For Biden to Beat Trump in a Digital Campaign, Strategists Say These Two Things Are Essential

Joe Biden could capitalize on the advantages of digital-first campaigning but must be authentic and targeted in his approach, experts have told Newsweek.

With swathes of the nation still under stay-at-home measures and with those not locked down still practicing social distancing, traditional face-to-face engagements have been, at least temporarily, demoted to a relic of the past.

As the presumptive Democratic nominee, former Vice President Biden faces heading into an election against President Donald Trump—who has the spotlight associated with that of an incumbent and a huge online following. At time of writing, Biden has 5.4 million followers on Twitter. Trump has just shy of 80 million.

With usual tactics impossible to carry out, Biden will need to utilize the online sphere.

"Nothing accelerates adaptation like necessity," Tara McGowan, CEO of ACRONYM, told Newsweek. "We were seeing incredible innovation in the primaries and of course now with coronavirus it's definitely incentivized campaigns to adapt."

McGowan, whose organization looks to advance "progressive causes" through innovative digital means, while working alongside its political action committee to run anti-Trump ad campaigns, said the landscape posed by COVID-19 has "changed the conversation" around strategy.

joe biden
In this screengrab from , Democratic presidential candidate and former U.S. Vice President Joe Biden speaks during a Coronavirus Virtual Town Hall from his home on April 08, 2020 in Wilmington, Delaware. He has had to adapt to campaigning digitally due to the COVID-19 crisis. via Getty Images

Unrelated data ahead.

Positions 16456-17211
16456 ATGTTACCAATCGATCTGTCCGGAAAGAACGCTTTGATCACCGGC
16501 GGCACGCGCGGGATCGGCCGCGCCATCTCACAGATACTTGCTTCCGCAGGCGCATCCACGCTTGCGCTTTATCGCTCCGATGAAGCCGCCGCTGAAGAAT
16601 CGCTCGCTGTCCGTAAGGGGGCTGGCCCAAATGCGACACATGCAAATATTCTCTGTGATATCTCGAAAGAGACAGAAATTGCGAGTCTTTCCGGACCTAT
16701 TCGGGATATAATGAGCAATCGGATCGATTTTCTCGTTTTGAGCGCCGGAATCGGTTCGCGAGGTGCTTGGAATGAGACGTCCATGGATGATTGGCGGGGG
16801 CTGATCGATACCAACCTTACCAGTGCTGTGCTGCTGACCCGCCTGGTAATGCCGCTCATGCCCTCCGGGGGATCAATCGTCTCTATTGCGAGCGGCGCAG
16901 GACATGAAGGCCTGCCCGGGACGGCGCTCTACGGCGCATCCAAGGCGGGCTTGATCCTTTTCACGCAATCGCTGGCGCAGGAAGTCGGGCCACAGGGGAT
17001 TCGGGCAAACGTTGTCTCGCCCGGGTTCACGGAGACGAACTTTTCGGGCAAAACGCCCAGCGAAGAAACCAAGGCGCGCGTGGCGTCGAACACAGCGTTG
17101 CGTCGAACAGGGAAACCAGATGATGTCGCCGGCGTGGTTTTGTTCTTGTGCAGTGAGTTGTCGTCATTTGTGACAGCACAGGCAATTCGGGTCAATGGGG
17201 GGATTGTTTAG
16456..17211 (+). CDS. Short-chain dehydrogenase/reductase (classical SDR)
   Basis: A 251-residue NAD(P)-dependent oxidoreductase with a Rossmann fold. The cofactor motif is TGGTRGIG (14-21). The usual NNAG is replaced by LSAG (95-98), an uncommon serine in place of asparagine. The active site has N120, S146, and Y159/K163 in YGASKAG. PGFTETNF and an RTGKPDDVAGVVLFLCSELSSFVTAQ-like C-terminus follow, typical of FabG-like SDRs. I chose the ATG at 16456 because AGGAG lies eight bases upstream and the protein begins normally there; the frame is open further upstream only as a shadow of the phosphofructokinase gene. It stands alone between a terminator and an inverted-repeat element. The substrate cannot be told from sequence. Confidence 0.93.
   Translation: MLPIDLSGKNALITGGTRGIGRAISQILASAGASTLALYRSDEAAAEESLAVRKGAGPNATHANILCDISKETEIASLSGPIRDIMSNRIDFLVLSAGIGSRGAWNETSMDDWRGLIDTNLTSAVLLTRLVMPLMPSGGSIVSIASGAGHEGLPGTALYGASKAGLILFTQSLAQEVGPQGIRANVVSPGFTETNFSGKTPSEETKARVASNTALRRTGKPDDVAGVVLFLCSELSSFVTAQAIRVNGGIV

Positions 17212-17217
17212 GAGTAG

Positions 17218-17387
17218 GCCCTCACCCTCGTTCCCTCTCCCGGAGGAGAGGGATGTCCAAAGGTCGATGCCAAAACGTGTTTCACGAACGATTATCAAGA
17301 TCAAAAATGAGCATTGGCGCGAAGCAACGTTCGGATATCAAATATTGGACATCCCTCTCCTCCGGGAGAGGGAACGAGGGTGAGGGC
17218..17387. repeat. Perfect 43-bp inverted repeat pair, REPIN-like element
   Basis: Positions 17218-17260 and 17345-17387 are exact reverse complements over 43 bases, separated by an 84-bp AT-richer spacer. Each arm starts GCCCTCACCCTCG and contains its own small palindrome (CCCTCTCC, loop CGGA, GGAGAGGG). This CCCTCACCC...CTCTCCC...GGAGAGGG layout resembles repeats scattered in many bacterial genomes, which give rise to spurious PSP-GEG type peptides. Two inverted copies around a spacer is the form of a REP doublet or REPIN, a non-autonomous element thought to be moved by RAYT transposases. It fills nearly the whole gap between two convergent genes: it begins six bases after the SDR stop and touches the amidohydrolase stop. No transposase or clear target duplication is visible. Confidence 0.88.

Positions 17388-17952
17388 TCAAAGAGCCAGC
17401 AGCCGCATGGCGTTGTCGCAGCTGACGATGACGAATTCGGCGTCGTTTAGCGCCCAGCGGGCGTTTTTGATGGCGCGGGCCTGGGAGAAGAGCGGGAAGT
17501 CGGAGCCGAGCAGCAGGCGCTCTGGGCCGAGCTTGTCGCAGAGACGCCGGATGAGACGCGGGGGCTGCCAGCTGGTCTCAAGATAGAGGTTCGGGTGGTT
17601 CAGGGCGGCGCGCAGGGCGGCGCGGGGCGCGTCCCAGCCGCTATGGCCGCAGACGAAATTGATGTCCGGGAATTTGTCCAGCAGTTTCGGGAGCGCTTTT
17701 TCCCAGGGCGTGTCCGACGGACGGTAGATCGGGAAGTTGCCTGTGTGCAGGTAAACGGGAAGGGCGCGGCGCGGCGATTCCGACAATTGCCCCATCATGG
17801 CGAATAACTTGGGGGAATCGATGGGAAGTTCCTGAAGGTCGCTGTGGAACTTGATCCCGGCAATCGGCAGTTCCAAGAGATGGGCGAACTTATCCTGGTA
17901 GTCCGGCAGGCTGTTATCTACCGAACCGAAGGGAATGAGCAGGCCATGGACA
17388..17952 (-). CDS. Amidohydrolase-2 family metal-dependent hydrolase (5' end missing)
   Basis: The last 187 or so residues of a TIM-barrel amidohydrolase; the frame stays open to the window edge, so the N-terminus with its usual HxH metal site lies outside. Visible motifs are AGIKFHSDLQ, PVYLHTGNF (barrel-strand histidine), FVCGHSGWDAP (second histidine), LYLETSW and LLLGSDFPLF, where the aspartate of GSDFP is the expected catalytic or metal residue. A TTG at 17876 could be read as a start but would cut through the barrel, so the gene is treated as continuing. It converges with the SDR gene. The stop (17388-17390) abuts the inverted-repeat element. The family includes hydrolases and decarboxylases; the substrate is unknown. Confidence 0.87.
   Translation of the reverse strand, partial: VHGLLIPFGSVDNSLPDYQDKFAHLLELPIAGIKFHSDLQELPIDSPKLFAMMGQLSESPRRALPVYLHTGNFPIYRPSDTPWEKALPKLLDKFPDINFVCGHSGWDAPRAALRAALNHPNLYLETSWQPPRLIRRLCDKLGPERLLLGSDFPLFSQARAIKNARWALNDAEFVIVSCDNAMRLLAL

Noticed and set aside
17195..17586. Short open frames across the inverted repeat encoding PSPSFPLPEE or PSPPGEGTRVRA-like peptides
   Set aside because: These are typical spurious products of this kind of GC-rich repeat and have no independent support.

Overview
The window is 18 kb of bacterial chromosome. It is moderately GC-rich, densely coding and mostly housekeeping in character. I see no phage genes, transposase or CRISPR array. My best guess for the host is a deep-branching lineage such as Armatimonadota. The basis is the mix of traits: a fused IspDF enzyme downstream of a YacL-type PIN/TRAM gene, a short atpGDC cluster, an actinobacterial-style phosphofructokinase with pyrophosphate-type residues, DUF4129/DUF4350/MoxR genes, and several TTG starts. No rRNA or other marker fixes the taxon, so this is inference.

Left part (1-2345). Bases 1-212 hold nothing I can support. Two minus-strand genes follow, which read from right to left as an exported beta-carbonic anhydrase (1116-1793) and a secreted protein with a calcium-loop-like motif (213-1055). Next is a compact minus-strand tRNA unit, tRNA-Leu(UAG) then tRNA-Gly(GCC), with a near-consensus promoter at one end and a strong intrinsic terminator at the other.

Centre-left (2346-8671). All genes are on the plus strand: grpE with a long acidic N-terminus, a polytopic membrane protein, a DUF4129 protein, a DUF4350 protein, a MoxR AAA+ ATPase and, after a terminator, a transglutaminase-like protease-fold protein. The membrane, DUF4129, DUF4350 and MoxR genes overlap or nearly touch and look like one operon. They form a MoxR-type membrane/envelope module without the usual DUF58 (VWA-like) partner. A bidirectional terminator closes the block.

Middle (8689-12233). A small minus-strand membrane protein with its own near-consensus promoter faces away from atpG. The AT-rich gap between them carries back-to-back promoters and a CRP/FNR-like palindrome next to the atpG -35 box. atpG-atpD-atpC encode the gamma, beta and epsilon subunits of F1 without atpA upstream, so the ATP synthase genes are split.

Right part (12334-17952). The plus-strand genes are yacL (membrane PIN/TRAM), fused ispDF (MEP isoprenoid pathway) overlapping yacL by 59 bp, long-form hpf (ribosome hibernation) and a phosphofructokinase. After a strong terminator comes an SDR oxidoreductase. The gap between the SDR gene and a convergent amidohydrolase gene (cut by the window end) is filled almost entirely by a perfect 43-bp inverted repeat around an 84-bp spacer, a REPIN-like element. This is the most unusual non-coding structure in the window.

This, she said, meant seasoned hands perhaps adverse to digitizing their approach no longer having an argument against it.

With the necessity for online work highlighted, how Biden moves to use such platforms is essential.

A key point will be ensuring his presence comes across as authentic, McGowan said.

"In order to have essential content on social media you must be authentic. The bar for authenticity is so high, people's threshold for bulls*** is very low.

"One of Trump's strengths is that he is authentically himself all of the time. A lot of testing has shown the more gritty the content is the more effective it can be."

And with finding the right voice, who Biden picks to target with it also becomes a focal point.

McGowan said: "Being able to target specific audiences has always been a benefit of digital outreach. It allows you to tailor your message to voters—it's the same as marketing a product.

"Data and privacy are rightfully complicated issues. But it's really important for a campaign to contact specific audiences.

"It's one of the biggest advantages the Trump campaign still has. Joe Biden is starting at a disadvantage on data."